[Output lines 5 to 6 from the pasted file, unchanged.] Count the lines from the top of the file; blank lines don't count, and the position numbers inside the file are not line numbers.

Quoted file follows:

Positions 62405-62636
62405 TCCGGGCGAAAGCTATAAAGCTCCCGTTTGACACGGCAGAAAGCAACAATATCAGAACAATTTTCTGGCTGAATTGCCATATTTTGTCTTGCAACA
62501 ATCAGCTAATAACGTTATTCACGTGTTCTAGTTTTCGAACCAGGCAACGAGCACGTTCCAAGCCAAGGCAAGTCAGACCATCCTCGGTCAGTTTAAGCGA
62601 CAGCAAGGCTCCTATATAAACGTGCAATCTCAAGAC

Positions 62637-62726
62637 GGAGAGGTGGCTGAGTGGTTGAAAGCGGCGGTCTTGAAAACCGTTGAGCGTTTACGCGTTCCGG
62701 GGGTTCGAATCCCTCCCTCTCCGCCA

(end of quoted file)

Positions 62637-62726
62637 GGAGAGGTGGCTGAGTGGTTGAAAGCGGCGGTCTTGAAAACCGTTGAGCGTTTACGCGTTCCGG